Stressing that automobiles and wines continue to be the crucial points in the long-stalled negotiations for the proposed free trade agreement (FTA) with India, the European Union (EU) has said that it offered New Delhi the possibility of asymmetric and gradual elimination of tariffs in the car and car parts and wines and spirits sectors as part of the negotiations on the bilateral FTA. The EU said that the two sides should restart talks only after they have “something meaningful” to deliberate upon. “We cannot allow ourselves to go back to the negotiating table and not being able to bring some real progress into this process. So it is better if necessary to keep on preparing on a more backstage level so that when we sit in front of each other, we have something meaningful to deliver,” Daniel Rosario, spokesperson trade, director-general communication – European Commission, said.
The EU is encouraged by the political momentum the long-discussed India-EU FTA, but the two sides are yet to agree on a time frame for resuming talks on a free trade agreement. “Both sides have “outstanding issues” to sort out and “the European Commission offered India on several occasions and in different formats to create an adequate forum to discuss outstanding issues…to enable the process to move forward,” Mr Rosario said. The last round of talks on India-EU FTA was held in 2013 and the discussions have remained deadlocked on issues such as tariffs on automobiles and wines and spirits.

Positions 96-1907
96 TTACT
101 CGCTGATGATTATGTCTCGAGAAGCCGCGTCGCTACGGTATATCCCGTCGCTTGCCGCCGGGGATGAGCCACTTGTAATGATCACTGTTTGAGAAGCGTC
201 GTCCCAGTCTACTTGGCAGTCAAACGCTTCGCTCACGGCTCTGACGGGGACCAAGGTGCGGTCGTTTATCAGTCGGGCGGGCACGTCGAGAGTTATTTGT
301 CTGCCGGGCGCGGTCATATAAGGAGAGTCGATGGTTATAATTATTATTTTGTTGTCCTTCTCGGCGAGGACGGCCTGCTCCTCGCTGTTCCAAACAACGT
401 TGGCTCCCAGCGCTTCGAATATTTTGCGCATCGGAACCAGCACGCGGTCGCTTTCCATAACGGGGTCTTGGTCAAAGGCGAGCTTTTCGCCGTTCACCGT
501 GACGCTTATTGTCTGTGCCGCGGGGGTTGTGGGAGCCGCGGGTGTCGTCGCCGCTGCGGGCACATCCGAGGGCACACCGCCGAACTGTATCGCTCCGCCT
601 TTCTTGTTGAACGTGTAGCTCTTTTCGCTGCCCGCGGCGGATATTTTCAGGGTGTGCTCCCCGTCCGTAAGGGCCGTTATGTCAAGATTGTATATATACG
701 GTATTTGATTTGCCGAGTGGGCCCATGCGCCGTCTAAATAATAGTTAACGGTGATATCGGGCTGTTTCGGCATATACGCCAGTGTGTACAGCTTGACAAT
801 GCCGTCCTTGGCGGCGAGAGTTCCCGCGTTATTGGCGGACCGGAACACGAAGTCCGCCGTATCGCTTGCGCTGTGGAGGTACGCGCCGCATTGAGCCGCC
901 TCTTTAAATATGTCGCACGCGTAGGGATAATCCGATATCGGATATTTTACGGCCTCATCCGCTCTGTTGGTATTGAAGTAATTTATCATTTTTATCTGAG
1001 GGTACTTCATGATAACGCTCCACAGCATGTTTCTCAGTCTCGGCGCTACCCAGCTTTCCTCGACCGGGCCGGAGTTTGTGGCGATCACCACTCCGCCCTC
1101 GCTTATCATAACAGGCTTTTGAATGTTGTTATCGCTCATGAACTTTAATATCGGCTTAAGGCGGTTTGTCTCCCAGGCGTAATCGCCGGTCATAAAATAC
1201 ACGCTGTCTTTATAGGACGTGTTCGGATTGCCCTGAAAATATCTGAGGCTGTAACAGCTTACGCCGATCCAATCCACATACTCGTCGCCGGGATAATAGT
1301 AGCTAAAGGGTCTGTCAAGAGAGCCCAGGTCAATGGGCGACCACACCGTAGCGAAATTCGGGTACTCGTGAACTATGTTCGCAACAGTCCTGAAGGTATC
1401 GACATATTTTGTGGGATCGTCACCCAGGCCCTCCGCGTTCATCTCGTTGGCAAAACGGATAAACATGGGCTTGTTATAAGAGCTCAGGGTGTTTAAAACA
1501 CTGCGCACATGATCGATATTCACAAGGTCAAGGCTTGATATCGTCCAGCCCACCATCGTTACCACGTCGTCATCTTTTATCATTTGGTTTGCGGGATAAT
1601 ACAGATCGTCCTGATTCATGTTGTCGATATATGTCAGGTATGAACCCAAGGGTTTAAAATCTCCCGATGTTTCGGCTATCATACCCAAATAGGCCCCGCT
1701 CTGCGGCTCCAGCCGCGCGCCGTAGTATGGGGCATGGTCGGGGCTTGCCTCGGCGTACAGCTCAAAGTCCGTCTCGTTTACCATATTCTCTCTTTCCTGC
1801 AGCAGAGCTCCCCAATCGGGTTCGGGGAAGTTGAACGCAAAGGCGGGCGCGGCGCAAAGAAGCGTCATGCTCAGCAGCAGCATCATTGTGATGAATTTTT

Martin Schulz, President of the European Parliament, is scheduled to visit India in June in an effort to re-start India-EU negotiations. The visit comes within months after the EU-India Summit held on March 30 in Brussels, where it was decided to take the talks to another level. India and the EU are also gearing up to kick-start the stalled negotiations on the India-EU Broad-based Trade and Investment Agreement (BTIA).
In the auto sector, the EU is not happy over the fact that its exporters have to face Indian import duties of up to 100% on cars and car parts. And in the case of wines and spirits, European exporters face tariffs as high as up to 150%, Mr Rosario said. He said that the EU had put forward several proposals in 2013 to break the deadlock. “We are encouraged to see that in the last (India-EU) summit at the end of March, both sides agreed to re-engage in this process to give it the necessary momentum”, he added.
However, the EU made it clear that while it is ready to give a new approach to the talks, it will not be ready to begin from the scratch.
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